Being in the web design and digital marketing business, I’ve heard my fair share of horror stories. Unfortunately, the majority of our prospects timidly approach us about having a new website design. Their timidity is typically the direct result of having recently been ripped off by a web designer.

Actually, just this week I spoke with a prospective client who shared her story of being ripped off not once, but twice on the same project. She paid one designer a $1,000 deposit only to have him disappear, having provided her with nothing. She then hired another designer paying him another $1,000 deposit. The second designer at least delivered something. He created a mockup for her to review. Then, according to her, he said the project would require more work than he estimated and he was gone – with her $1,000.

Another prospective client is paying upwards of $1,500 a month for a website that isn’t finished…after nearly a year. Another is paying $800 a month for hosting and a developer that only communicates by email about once a month. Another cannot get his “rep” to call him back to cancel the $600 monthly SEO and web hosting plan. He signed a contract that auto-renews every year unless he cancels within a 30-day window before renewal time. Gee, I wonder why he’s not taking those calls…

Unfortunately, stories like these are far too common…there are some excellent sales people finding time-stressed business owners. They confuse them with talk of first page rankings, super cool graphics, mobile focus gizmos, page inceptualizers, geographic GPS disgronifyers – most of which I completely made up, but they sound like they’ll work and they give you incredible reports of the thousands of hits you’re getting.

After hearing these stories, I decided I would take a bit of time to tell you some truth:

  • Hosting a website is mainly an issue of how many people will use it. Most hosting plans start around $10 a month, but you could pay more if you have Amazon-like traffic. Most small businesses don’t – certainly not $800 a month traffic.
  • SEO is a process and not just “set it and forget it.” It needs to be managed on a long-term basis and is more than just stuffing your meta-tags with a bunch of keywords. A minimal investment in SEO can run around $100 monthly. If you’re a highly competitive industry like an auto dealer, you’ll pay more. $600 a month for a roofing contractor is about $500 too much.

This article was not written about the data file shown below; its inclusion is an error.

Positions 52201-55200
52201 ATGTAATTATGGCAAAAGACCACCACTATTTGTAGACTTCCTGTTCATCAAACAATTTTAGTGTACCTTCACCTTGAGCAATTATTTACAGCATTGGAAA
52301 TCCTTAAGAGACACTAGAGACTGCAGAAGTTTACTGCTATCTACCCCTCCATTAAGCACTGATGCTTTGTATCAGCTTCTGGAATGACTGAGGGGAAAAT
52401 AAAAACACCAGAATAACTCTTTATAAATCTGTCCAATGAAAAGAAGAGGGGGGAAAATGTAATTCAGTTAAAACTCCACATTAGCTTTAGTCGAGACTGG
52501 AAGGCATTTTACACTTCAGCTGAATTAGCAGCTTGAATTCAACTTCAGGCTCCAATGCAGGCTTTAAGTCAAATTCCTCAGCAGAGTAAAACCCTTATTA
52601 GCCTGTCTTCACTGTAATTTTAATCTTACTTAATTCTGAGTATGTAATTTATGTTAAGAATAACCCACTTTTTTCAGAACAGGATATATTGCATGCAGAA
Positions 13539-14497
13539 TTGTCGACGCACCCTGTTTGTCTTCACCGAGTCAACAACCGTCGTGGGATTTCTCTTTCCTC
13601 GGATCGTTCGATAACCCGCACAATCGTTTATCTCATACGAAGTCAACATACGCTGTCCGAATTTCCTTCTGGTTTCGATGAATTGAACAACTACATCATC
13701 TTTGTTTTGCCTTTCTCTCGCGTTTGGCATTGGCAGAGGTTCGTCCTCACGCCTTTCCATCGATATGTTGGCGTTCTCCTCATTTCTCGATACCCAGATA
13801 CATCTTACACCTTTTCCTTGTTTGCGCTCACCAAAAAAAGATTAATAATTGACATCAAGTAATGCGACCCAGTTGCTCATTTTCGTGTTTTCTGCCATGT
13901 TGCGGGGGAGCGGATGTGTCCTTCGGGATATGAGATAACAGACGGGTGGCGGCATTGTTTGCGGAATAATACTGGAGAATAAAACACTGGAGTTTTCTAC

• Searching for yourself is easy and you’ll be listed first if you type in your business name. However, most people don’t search that way…they search for what you sell.
  • Search ads aren’t expensive unless you’re doing it wrong. Being the highest bidder will certainly get you listed first, but a competitor who does it the smart way will provide relevant links and content…they’ll pay less, be listed higher, and convert more clicks to sales because they’re not just sending visitors to their home page.
  • Clicks on your ads don’t do anything other than cost you money. It’s how many of those clicks convert to a sale (which can be easily tracked) that you should care about.
  • Design is nice, but functionality is better. User experience should be your first concern – and with mobile devices using expensive data plans, having them sit through an auto-play video or goofy animation will make people leave really quickly and not come back.
  • Google Analytics are free, but understanding them is not. It’ll take time because there’s a lot you can learn beyond just “hits” to your site. Still, just getting the basics like time spent, bounce rate, device use, and traffic reports can help in both your website and your brick-and-mortar.
  • Speaking of hits, 80% of them are not human. See previous item.
  • Device responsive is better than a mobile site. With a separate mobile site, you have two websites that don’t talk to each other in most cases. Device responsive will save time and be a much more user-friendly experience.
  • Speaking of mobile…design for mobile first because that’s how most people will first view your site. Desktops are so 2000.
  • Impressions are meaningless unless you know how many converted to leads or sales. 1,000,000 impressions is fantastic, but if only 20 people clicked and none converted to a sale…you’ve got a problem.
  • The number of “pages” are also meaningless unless you know how many of them were individually designed. Limiting a site by the number of “pages” is an old 1990’s way of selling you on how the web works.
  • A cool portfolio isn’t a judge on the quality and integrity of a web developer. Ask for actual results.
  • Outsourcing is common for most web design companies. You’re often working with a sales rep or consultant who farms it out to someone else. Ask to meet someone personally who will be working on your site design.
  • Web “pages” are different than web “sites”…a good developer will charge you based on the number of actual designed pages, not actual pages. In most cases, you can have as many content pages as you need.
  • A great web developer can and will mostly work effectively remotely. When issues happen (and they will), will you have trouble reaching them? Do you have to schedule a meeting? Or, can you meet with them in person at all?
  • Most people aren’t “friends” with a business on social media. They’re friends with friends…so be friendly and not salesy.

Whew. I feel better. That’s all I can think of right now. We’d also love to hear some of your horror stories if you have some. Your comments are welcome below. We’ll do our best to make you feel better about wanting to improve your business when we meet.